“I don’t know if this is going to work.”
Barely five weeks have passed since Star Wars: The Force Awakens became the highest-grossing film in domestic box office history — which hasn’t stopped J.J. Abrams from being so excited about his next project that he impulsively snagged a coach ticket on a L.A.-to-New York red-eye flight just to talk about it. You can almost hear the butterflies swarming in his stomach as Hollywood’s greatest hype man pinballs around his suite at the Crosby Street Hotel (“Would you like anything to drink? Where do you want to sit? How’s your day going?”) like a rookie magician anxious to see if he pulled off his latest trick.
For Abrams’ first proper foray into the movie landscape, he made an elephant appear from thin air in the middle of a crowded theater. It was the summer of 2007, and as multiplex audiences eagerly waited for their Transformers screenings to start. Suddenly, without warning, they were treated to a trailer for a movie without a title — a mysterious clip in which a Manhattan rooftop party was interrupted by a monstrous roar, courtesy of something large enough to decapitate the Statue of Liberty. Film fans, electrified at having the wool pulled over their eyes, wer teased into a frenzy of anticipation. The result, eventually titled Cloverfield, earned $170.8 million against a $25 million budget when it debuted in January of 2008.
Abrams, who soon became accustomed to navigating far more rabid fan bases, found himself caught off-guard by the residual enthusiasm for his company’s fluke blockbuster. “I was surprised every time that people asked me about a sequel,” he admits. “I’ve always thought it’s so cool that people cared enough about that movie to want more of it. I knew there was something out there that could justify a continuation … just maybe not in the way that people expect.”
And what’s the only thing more unexpected than dropping an out-of-nowhere trailer for a science-fiction blockbuster no one knew existed? Repeating the trick for an audience that already knows where to look. On January 14th, 2016, Abrams once again attached a Cloverfield trailer to a Michael Bay movie — in this case, 13 Hours: The Secret Soldiers of Benghazi. But this time, the title was the star of the show.
The brilliantly cut (and deceptively upbeat) teaser shows life in some sort of underground bunker, as a girl with a brace on her leg (Mary Elizabeth Winstead), a boy with a broken arm (John Gallagher Jr.) and a man with a gun strapped to his back (John Goodman) try to kill the time. As Tommy James and the Shondells’ “I Think We’re Alone Now” plays over a jukebox, it soon becomes clear that something sinister is happening. The footage builds to what appears to be an escape attempt as Goodman barks: “Don’t open that door — you’re going to get us all killed!” And then, even more ominously: “Something’s coming.” That’s when the word “Cloverfield” flickers on the screen, a few seconds before the title appears in full: “10 Cloverfield Lane.”
It was a true “holy shit” moment in a culture that thrives on spoilers and leaks, but the real dagger was what came next: “March 11th. In theaters and IMAX.” When the trailer began, audiences were completely oblivious to the existence of a second Cloverfield film; when the trailer ended, they were roughly eight weeks away from opening night. At the same time that Abrams was shepherding Star Wars into theaters and orchestrating the most scrutinized marketing campaign in the history of modern entertainment, he was also secretly plotting a genuine Beyoncé moment.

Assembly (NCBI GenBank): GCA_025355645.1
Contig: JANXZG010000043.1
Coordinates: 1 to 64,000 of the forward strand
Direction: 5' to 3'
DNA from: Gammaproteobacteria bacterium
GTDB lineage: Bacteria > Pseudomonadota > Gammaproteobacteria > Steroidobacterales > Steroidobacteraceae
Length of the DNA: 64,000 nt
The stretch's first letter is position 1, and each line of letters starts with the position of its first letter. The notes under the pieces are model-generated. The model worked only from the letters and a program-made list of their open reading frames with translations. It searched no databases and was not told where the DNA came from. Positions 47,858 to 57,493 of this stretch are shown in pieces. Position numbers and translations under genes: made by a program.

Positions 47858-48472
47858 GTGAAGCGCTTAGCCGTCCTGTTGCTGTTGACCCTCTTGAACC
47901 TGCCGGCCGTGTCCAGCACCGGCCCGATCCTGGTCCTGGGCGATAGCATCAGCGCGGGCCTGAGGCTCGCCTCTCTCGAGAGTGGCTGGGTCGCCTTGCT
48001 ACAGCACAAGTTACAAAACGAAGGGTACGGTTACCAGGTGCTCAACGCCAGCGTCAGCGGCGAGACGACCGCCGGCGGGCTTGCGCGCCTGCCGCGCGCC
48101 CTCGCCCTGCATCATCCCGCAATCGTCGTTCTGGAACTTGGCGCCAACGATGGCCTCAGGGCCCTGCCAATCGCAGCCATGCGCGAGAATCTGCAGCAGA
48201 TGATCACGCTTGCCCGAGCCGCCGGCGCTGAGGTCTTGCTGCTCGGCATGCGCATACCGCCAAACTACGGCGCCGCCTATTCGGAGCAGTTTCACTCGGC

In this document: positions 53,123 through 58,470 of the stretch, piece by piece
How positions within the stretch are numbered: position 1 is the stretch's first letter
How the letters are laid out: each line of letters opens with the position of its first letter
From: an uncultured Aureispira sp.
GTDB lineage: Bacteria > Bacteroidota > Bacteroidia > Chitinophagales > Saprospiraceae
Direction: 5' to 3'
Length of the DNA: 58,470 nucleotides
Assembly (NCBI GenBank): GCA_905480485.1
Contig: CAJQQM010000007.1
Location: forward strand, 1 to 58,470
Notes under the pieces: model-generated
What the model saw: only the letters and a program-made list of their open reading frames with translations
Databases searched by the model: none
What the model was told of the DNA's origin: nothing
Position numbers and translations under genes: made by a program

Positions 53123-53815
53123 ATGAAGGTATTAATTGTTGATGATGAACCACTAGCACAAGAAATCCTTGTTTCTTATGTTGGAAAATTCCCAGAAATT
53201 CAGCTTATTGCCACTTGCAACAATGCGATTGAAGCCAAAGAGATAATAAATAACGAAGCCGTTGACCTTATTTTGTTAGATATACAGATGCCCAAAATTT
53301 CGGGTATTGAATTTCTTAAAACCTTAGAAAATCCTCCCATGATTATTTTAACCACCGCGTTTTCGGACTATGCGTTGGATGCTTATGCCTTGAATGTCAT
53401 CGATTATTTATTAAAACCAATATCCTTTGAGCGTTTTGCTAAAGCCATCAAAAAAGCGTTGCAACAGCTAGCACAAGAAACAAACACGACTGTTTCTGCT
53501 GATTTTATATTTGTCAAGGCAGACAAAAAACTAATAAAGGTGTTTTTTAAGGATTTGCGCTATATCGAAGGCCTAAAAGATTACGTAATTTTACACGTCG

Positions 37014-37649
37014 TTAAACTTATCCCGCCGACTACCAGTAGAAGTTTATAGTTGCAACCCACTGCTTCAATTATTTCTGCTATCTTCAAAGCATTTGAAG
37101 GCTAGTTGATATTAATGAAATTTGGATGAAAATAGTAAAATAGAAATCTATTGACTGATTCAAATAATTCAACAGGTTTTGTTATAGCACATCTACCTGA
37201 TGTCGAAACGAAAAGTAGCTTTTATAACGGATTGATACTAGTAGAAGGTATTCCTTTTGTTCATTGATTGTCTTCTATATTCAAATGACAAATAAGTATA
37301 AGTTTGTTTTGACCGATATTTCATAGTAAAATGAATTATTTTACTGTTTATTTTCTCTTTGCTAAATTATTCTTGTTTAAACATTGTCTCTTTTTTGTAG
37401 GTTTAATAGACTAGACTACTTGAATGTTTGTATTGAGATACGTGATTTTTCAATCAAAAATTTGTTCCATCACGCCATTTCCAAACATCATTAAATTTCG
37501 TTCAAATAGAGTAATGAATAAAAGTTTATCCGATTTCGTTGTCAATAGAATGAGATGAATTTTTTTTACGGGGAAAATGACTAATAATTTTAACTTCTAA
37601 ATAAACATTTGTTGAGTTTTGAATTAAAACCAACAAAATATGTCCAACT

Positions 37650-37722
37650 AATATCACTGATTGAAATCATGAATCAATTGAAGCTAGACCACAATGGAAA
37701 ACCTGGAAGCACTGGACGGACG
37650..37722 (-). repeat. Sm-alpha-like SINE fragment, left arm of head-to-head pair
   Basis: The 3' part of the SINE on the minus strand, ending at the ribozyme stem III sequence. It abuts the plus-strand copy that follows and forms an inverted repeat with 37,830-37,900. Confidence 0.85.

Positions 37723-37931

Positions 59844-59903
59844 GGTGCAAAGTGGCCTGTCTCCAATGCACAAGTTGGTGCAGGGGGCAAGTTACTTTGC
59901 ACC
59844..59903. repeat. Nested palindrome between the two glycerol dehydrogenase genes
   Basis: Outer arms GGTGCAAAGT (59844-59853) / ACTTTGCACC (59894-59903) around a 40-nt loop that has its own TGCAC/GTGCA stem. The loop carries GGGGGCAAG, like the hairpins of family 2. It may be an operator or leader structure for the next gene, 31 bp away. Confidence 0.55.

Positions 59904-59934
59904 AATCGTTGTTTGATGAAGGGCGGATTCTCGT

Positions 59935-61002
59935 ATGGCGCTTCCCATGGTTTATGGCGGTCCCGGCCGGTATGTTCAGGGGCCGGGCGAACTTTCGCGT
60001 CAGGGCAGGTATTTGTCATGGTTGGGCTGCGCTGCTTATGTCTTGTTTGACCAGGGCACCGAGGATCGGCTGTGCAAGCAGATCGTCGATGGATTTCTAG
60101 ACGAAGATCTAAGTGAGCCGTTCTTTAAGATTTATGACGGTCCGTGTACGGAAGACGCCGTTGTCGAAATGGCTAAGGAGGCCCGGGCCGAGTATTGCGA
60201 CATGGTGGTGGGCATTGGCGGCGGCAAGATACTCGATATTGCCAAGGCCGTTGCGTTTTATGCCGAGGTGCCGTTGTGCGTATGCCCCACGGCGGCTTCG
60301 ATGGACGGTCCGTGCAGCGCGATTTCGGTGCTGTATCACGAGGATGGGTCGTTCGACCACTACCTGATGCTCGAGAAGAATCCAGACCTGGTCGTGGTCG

“I get that there’s a template for doing things in this business,” Abrams explains, “but Netflix has shown us that there are other ways of doing things, too.” In a world where studios have begun holding press conferences to announce release dates for franchise films nearly five years in advance, the idea of revealing a major new release with less than two months notice is nothing short of a game-changer.
The unique nature of 10 Cloverfield Lane was always going to encourage a different kind of release strategy. The saga began a few years back, when the company picked up a spec script called “The Cellar.” And then, like a tell-tale heart buried under the papers on his desk, the screenplay began to speak to Abrams. “It’s a wholly original story with different characters, different monsters, different everything,” he says. “But — and this is such a strange thing to say — every time we would talk about that script it would feel like the same color as Cloverfield. It was this vibe I had.”
It was also an extremely savvy marketing idea. In 2008, “Cloverfield” was a nonsense word, a working title that was meant to be replaced before release — in 2016, it’s what passes for a brand. At a time when studios think original science-fiction is tantamount to suicide (remember Tomorrowland? How about Jupiter Ascending?), any sort of name recognition goes a long way. Cue the light bulb moment: If a movie shot for approximately $5 million was giftwrapped to audiences in the guise of a major event, couldn’t it legitimately become one? If a franchise could be a cash cow, couldn’t it also be a Trojan horse?